Lad Bible owed £5m in debt by Unilad

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Unilad

Lad Bible has confirmed it recently bid for Unilad and is owed £5m by the Manchester-based viral publisher, which went into administration on Thursday.

Since then John Quinlan, the Managing Director of Unilad, has circulated an email to more than 200 staff criticising the administrators and pointing to what he describes as Lad Bible's involvement in the company's current predicament.

This email, which has been seen by Prolific North, also claimed that staff had been locked out of systems to update both the Unilad website and social media accounts by administrators. Prolific North has contacted administrator Leonard Curtis for a response and is awaiting a reply.

A spokesperson for Lad Bible told The Drum that the company had previously bid for Unilad and had bought ousted founder Alex Partridge's £5m debt, making it the largest creditor of the company.

Partridge has been engaged in a long legal dispute with current owners Liam Harrington and Sam Bentley in which he is attempting to sue them for his share of the business.

In his email to staff, Quinlan wrote that the bidding process for the company “is not fair and will not return the best results for you as employees or creditors.”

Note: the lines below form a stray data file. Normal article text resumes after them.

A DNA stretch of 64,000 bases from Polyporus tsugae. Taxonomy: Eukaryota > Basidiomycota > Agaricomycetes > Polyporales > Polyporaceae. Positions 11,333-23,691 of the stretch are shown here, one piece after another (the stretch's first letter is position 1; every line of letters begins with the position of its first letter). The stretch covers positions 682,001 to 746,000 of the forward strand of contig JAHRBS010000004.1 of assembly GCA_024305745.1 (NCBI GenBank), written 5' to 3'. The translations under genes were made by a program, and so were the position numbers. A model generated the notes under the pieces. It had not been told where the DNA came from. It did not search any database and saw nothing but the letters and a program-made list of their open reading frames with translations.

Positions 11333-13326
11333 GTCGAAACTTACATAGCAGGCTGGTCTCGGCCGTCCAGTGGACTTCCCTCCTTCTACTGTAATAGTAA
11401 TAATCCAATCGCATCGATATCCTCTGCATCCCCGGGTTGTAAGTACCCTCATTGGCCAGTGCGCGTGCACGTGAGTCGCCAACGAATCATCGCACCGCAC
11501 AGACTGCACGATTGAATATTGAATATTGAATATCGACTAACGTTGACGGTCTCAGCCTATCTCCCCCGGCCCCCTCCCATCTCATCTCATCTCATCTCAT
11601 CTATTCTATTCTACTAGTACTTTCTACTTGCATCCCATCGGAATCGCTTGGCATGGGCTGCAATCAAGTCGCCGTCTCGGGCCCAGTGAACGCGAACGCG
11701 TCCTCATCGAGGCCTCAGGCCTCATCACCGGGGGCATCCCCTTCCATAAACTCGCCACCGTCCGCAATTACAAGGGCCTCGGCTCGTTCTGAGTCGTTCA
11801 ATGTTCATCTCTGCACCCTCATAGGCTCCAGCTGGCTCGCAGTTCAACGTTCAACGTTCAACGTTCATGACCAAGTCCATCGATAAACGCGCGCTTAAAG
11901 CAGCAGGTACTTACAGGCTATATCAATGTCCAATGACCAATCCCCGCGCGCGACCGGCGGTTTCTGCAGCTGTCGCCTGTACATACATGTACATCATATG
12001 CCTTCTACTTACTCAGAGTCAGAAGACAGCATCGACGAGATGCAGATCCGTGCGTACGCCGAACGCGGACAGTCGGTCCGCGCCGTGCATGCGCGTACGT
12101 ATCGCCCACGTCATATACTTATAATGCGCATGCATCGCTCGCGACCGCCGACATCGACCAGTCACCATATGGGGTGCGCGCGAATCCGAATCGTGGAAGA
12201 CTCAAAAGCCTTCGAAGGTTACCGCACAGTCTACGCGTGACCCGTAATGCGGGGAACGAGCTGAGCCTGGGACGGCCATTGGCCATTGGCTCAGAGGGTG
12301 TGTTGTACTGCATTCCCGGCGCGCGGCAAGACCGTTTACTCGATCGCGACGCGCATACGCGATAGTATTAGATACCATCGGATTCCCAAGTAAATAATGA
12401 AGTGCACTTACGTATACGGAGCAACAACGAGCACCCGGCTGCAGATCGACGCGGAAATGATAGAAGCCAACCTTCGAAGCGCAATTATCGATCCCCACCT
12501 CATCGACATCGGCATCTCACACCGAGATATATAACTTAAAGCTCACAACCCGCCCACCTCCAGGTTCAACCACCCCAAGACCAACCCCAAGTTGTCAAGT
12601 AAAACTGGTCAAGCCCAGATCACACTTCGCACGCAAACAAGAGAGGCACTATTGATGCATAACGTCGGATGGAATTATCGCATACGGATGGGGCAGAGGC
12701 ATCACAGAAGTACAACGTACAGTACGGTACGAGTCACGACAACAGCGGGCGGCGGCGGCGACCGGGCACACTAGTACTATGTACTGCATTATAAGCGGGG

The complicated backstory of Unilad and Lad Bible is linked by Partridge, who is behind both publishers.

In 2011, Partridge founded LadBible, before selling it and setting up Unilad. Two years later, he gave two thirds of Unilad to Bentley and Harrington.

Less than four months later, Bentley and Harrington removed his administrative access to the publisher's Facebook page and then told him he was excluded from running the company, but would retain his stake of a third.

Partridge, in turn, locked them out of unilad.com. While this was happening, Bentley and Harrington teamed up with Harrington’s cousin, John Quinlan, to form The Fullist. They posted content on the Unilad Facebook page, pushing traffic to the Fullist site.

In 2016, Partridge sued them for his share of the company, claiming that they had reneged on the agreement signed in 2013. A judge ruled in his favour.

At the start of this year, Bentley resigned from the Unilad board and stepped down as joint CEO amidst an investigation into “allegations of historic misconduct” at the Manchester-based company.

A “small number of staff” at the media firm were also said to face disciplinary action.

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